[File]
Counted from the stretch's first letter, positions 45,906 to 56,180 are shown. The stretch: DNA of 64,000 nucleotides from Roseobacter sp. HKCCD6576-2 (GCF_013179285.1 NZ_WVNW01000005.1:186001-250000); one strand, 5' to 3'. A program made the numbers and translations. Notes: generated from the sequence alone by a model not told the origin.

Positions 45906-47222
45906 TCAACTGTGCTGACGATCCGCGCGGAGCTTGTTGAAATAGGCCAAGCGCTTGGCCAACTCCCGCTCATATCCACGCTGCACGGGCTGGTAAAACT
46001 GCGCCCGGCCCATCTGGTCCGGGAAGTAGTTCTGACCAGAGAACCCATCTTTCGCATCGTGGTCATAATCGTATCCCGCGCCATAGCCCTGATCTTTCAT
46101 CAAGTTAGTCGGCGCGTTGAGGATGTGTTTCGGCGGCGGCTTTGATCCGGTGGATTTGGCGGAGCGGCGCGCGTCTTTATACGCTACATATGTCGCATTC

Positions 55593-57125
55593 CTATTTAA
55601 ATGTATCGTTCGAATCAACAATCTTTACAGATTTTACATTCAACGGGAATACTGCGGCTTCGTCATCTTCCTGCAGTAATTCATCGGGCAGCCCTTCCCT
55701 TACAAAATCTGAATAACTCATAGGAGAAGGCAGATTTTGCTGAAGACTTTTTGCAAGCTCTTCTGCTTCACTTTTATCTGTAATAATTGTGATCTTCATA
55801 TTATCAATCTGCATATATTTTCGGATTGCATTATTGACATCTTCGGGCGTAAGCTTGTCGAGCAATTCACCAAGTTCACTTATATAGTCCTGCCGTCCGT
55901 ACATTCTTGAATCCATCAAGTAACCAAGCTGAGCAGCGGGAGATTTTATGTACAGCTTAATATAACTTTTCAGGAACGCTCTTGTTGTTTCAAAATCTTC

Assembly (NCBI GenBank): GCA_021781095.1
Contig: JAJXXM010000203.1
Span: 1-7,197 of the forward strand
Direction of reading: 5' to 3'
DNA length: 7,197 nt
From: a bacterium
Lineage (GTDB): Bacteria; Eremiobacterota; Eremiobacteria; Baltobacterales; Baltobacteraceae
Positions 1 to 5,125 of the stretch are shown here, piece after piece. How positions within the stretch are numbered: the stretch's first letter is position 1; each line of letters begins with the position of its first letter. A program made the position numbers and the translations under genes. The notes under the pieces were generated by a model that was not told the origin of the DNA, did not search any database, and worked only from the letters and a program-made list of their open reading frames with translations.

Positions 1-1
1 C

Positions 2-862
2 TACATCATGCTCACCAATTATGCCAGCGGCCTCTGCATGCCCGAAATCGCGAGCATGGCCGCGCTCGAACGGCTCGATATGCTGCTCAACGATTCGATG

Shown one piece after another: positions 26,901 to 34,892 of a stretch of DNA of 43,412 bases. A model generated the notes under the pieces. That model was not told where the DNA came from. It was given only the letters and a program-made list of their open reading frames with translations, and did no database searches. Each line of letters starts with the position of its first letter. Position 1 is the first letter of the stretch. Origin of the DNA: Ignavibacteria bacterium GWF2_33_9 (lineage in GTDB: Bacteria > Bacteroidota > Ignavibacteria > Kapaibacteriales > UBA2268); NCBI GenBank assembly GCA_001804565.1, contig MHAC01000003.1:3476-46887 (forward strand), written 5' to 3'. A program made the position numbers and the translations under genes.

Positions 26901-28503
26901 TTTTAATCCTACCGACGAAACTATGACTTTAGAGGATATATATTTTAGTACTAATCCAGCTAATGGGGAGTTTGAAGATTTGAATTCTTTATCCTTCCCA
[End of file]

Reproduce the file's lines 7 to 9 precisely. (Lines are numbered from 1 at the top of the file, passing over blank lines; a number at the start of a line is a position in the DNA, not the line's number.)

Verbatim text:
55593 CTATTTAA
55601 ATGTATCGTTCGAATCAACAATCTTTACAGATTTTACATTCAACGGGAATACTGCGGCTTCGTCATCTTCCTGCAGTAATTCATCGGGCAGCCCTTCCCT
55701 TACAAAATCTGAATAACTCATAGGAGAAGGCAGATTTTGCTGAAGACTTTTTGCAAGCTCTTCTGCTTCACTTTTATCTGTAATAATTGTGATCTTCATA